Eventually, the amino acids will get depleted. This will, in turn, make the proteins present in the body of the termite start losing the shape of their cells, causing the termite to die. In this case, bleach will take at least five minutes or less to kill the termites.
Can you mix water and bleach to kill termites?
It is okay to mix bleach and water for termites. However, use clean distilled water at room temperature. The same can be done when using vinegar to kill termites.
Hot water that exceeds room temperature must not be used since it will decompose the active ingredients of the bleach, making it ineffective. In fact, using hot water for the mixture is hazardous. Steamy, hot bleach fumes will be produced from the mixture in the air. These fumes will irritate both your eyes and nose when inhaled.
Therefore, using water at room temperature when mixing with bleach to kill termites is highly recommended. The use of cold water will minimize the chances of the fumes being produced by the mixture.
The ratio that you will use to mix cold water and bleach has a key role in the mixture’s effectiveness. A ratio of 1 tablespoon of bleach to 250ml liter of water is appropriate for the mixture to be effective. Prepare a mixture using the ratio mentioned above, then place the mixture in a spray bottle for spraying the termites.
Bleach for termites on wooden surfaces
Bleach destroys wooden surfaces. Despite the fact that bleach helps you kill termites either in or on wood surfaces, the bleach is also destroying the wood.
It is, therefore, advisable to mix equal amounts of water and bleach when killing termites on wooden surfaces. However, you may use pure bleach if you can aim directly at the termites while spraying
To prevent Clorox bleach from destroying the wooden surface further, you must rinse the wood with clean water and dry the surface immediately after all termites are killed. The longer the bleach stays on the wood surface, the more damage it will cause on the surface and the wood’s structure.
Points to note
Let’s see how bleach manages to destroy wooden surfaces.
First, wood is generally made up of lignin in its structure. Lignin is an important component of wood. In that, it facilitates the strengthening of cell walls in the wood’s cell structures, providing rigidity and mechanical support for resistance to stress.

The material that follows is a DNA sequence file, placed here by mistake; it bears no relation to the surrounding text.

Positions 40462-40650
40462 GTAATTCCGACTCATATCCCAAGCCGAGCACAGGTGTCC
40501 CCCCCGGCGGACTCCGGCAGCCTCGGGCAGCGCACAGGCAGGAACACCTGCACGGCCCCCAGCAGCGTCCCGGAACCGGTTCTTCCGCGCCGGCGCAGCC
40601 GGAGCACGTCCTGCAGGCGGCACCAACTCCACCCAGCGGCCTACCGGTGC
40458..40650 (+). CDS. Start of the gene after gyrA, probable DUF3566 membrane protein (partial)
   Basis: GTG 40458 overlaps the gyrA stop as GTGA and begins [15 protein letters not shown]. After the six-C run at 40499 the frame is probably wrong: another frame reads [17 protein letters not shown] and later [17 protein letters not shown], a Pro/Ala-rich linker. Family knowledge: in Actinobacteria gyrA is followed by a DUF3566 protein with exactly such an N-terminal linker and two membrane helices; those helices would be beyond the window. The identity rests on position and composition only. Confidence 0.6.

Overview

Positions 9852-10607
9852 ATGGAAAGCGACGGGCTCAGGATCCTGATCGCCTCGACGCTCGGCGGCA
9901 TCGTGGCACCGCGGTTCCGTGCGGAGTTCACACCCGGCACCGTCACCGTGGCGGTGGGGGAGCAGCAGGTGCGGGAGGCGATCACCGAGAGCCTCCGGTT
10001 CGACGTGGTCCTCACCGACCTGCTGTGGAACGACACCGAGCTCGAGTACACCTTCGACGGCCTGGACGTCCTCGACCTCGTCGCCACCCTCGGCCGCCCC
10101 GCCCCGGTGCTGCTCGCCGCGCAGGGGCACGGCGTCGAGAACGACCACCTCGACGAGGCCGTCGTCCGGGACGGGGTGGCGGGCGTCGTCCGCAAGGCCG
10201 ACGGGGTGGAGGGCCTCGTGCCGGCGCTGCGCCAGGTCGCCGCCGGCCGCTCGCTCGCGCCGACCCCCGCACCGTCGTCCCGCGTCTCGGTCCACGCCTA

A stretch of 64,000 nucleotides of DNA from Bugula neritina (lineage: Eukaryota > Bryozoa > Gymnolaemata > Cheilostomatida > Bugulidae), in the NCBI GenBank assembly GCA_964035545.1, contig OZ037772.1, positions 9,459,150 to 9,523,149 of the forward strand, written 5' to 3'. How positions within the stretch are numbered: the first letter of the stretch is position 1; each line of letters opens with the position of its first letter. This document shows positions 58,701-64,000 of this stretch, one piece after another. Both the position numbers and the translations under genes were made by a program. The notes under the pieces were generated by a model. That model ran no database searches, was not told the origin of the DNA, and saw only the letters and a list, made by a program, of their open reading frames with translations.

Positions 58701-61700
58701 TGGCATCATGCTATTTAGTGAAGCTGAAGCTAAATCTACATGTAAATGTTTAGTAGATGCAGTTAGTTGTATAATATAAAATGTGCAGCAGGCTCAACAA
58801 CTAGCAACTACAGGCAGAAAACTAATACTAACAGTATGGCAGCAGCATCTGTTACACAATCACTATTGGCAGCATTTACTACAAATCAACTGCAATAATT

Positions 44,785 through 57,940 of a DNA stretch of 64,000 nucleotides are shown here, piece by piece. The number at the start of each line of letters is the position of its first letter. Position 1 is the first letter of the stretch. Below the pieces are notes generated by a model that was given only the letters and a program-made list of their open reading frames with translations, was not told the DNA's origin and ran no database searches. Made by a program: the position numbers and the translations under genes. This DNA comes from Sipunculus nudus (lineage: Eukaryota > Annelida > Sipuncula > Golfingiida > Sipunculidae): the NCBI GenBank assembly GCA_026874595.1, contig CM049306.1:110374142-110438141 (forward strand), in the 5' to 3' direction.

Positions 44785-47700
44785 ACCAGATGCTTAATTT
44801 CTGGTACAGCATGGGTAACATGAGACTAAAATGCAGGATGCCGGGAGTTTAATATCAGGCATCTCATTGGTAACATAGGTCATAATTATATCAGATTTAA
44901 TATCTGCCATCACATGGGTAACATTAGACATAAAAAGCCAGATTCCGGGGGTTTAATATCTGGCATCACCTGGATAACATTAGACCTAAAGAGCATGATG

This is how bleach manages to destroy wooden surfaces. Some brands of bleach also contain chlorine in it. After landing on the wood, bleach seeps into the wood, after which the chlorine starts destroying the lignin in the wood.
Bleach will not only destroy the strength of the wood by weakening it, but it will also affect the color of any wooden surface. It will either be decolorized, or brown stains will start to show up afterward. This can really mess up a wooden floor or erode the beauty of any wooden structure.
Using bleach for termites is not a bad idea. However, it has some disadvantages, like discoloring surfaces.
Be careful when using bleach because it can also alternate the soil’s PH. Bleach has a high pH level. On exposure to soil, the bleach will raise the ground’s pH level, blocking the soil’s naturally occurring nutrients.
Additionally, sodium hypochlorite in Clorox bleach is toxic to plants. This is due to the sodium content that will interfere with mineral absorption by the affected plant.
Despite all that, other simpler methods are less harmful to the environment than bleach. These include:
- The use of salt to eliminate termites. Upon contact, the salt will dehydrate the termites causing them to die of dehydration.
- Using powdery pepper. Spread the pepper on the termites’ dwelling places until they all die.
With the help of sodium hypochlorite, bleach can also be used against other bugs like roaches, maggots, spiders, and termites which is our focus on this topic. Bleach can also get rid of mold, bacteria, and fungi.